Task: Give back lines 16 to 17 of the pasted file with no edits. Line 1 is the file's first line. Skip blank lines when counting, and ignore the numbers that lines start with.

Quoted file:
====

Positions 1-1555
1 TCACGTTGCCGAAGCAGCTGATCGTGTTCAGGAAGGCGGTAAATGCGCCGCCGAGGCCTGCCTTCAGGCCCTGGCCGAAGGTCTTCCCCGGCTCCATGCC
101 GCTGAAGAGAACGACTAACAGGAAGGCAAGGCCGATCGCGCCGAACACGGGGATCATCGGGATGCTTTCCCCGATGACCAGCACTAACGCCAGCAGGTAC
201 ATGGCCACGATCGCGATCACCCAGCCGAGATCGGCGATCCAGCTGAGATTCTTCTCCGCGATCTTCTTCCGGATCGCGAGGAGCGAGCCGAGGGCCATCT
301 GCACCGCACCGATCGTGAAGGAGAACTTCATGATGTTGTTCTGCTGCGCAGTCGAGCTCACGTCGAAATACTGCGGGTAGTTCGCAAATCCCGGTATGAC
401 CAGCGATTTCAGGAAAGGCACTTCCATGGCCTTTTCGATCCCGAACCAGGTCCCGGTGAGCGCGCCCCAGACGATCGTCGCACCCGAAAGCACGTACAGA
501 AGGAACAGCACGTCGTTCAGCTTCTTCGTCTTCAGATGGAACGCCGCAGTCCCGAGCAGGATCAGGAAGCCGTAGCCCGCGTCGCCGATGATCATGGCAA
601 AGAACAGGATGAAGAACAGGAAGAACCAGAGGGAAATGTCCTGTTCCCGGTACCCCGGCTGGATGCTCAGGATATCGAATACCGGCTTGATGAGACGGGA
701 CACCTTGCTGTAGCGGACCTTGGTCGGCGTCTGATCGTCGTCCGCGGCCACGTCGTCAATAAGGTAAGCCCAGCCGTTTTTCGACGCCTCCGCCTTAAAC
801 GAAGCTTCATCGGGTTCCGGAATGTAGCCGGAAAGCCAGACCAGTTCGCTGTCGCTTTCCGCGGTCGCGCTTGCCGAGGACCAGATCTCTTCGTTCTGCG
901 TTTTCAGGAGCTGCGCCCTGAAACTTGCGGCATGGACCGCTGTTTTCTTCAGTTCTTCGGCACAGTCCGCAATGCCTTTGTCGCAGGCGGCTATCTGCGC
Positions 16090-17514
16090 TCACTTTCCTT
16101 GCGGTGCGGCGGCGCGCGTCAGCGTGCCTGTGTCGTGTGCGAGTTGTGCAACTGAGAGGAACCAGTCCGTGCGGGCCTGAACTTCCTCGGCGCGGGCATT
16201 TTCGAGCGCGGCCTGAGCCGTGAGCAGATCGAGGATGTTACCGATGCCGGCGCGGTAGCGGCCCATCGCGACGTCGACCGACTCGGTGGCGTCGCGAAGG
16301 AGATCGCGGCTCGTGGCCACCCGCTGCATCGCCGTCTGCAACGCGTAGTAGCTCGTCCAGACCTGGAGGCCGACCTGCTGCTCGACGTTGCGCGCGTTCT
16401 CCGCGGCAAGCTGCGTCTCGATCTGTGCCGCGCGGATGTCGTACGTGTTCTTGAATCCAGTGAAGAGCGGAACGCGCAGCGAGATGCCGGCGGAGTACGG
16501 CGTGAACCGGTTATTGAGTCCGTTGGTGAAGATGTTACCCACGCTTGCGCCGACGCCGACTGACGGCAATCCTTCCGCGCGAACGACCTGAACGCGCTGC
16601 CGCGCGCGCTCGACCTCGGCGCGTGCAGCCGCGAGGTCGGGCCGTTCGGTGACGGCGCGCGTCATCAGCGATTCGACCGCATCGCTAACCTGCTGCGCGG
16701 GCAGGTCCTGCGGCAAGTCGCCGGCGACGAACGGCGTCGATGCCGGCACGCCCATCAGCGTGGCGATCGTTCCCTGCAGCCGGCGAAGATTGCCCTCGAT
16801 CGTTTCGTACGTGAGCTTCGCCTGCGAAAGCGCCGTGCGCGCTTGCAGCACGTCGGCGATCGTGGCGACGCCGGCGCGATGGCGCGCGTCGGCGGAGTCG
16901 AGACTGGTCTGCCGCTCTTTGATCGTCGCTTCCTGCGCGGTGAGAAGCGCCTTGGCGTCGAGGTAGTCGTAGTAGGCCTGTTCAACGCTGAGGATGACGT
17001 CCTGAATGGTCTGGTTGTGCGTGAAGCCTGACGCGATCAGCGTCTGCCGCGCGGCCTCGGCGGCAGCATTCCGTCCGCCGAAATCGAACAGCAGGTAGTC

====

16301 AGATCGCGGCTCGTGGCCACCCGCTGCATCGCCGTCTGCAACGCGTAGTAGCTCGTCCAGACCTGGAGGCCGACCTGCTGCTCGACGTTGCGCGCGTTCT
16401 CCGCGGCAAGCTGCGTCTCGATCTGTGCCGCGCGGATGTCGTACGTGTTCTTGAATCCAGTGAAGAGCGGAACGCGCAGCGAGATGCCGGCGGAGTACGG